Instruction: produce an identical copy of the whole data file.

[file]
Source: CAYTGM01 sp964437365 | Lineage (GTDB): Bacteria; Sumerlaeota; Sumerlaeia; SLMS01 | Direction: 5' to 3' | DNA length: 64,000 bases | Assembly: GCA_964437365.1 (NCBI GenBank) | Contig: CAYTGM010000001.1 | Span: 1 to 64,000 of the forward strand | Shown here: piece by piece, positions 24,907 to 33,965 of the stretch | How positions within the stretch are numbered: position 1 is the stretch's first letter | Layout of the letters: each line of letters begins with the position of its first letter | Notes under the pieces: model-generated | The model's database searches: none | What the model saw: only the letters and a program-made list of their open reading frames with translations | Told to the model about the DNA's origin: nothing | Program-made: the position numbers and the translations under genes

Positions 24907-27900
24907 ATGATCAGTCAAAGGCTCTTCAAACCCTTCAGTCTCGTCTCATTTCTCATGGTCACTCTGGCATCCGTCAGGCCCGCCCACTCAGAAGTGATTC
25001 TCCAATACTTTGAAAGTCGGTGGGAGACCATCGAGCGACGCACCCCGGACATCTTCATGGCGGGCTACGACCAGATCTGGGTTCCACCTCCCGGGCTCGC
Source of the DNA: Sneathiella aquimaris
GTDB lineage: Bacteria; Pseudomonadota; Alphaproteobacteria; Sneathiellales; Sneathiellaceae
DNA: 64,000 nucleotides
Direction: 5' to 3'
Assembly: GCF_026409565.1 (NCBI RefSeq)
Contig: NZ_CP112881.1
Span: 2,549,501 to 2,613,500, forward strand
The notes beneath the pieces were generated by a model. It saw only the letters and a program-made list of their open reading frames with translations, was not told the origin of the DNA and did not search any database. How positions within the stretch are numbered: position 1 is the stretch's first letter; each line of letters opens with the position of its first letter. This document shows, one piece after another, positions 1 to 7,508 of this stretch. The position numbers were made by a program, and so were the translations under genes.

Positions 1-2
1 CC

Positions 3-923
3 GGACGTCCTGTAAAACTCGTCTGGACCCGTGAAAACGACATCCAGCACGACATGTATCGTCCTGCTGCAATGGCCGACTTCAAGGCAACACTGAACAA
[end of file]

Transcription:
Source: CAYTGM01 sp964437365 | Lineage (GTDB): Bacteria; Sumerlaeota; Sumerlaeia; SLMS01 | Direction: 5' to 3' | DNA length: 64,000 bases | Assembly: GCA_964437365.1 (NCBI GenBank) | Contig: CAYTGM010000001.1 | Span: 1 to 64,000 of the forward strand | Shown here: piece by piece, positions 24,907 to 33,965 of the stretch | How positions within the stretch are numbered: position 1 is the stretch's first letter | Layout of the letters: each line of letters begins with the position of its first letter | Notes under the pieces: model-generated | The model's database searches: none | What the model saw: only the letters and a program-made list of their open reading frames with translations | Told to the model about the DNA's origin: nothing | Program-made: the position numbers and the translations under genes

Positions 24907-27900
24907 ATGATCAGTCAAAGGCTCTTCAAACCCTTCAGTCTCGTCTCATTTCTCATGGTCACTCTGGCATCCGTCAGGCCCGCCCACTCAGAAGTGATTC
25001 TCCAATACTTTGAAAGTCGGTGGGAGACCATCGAGCGACGCACCCCGGACATCTTCATGGCGGGCTACGACCAGATCTGGGTTCCACCTCCCGGGCTCGC
Source of the DNA: Sneathiella aquimaris
GTDB lineage: Bacteria; Pseudomonadota; Alphaproteobacteria; Sneathiellales; Sneathiellaceae
DNA: 64,000 nucleotides
Direction: 5' to 3'
Assembly: GCF_026409565.1 (NCBI RefSeq)
Contig: NZ_CP112881.1
Span: 2,549,501 to 2,613,500, forward strand
The notes beneath the pieces were generated by a model. It saw only the letters and a program-made list of their open reading frames with translations, was not told the origin of the DNA and did not search any database. How positions within the stretch are numbered: position 1 is the stretch's first letter; each line of letters opens with the position of its first letter. This document shows, one piece after another, positions 1 to 7,508 of this stretch. The position numbers were made by a program, and so were the translations under genes.

Positions 1-2
1 CC

Positions 3-923
3 GGACGTCCTGTAAAACTCGTCTGGACCCGTGAAAACGACATCCAGCACGACATGTATCGTCCTGCTGCAATGGCCGACTTCAAGGCAACACTGAACAA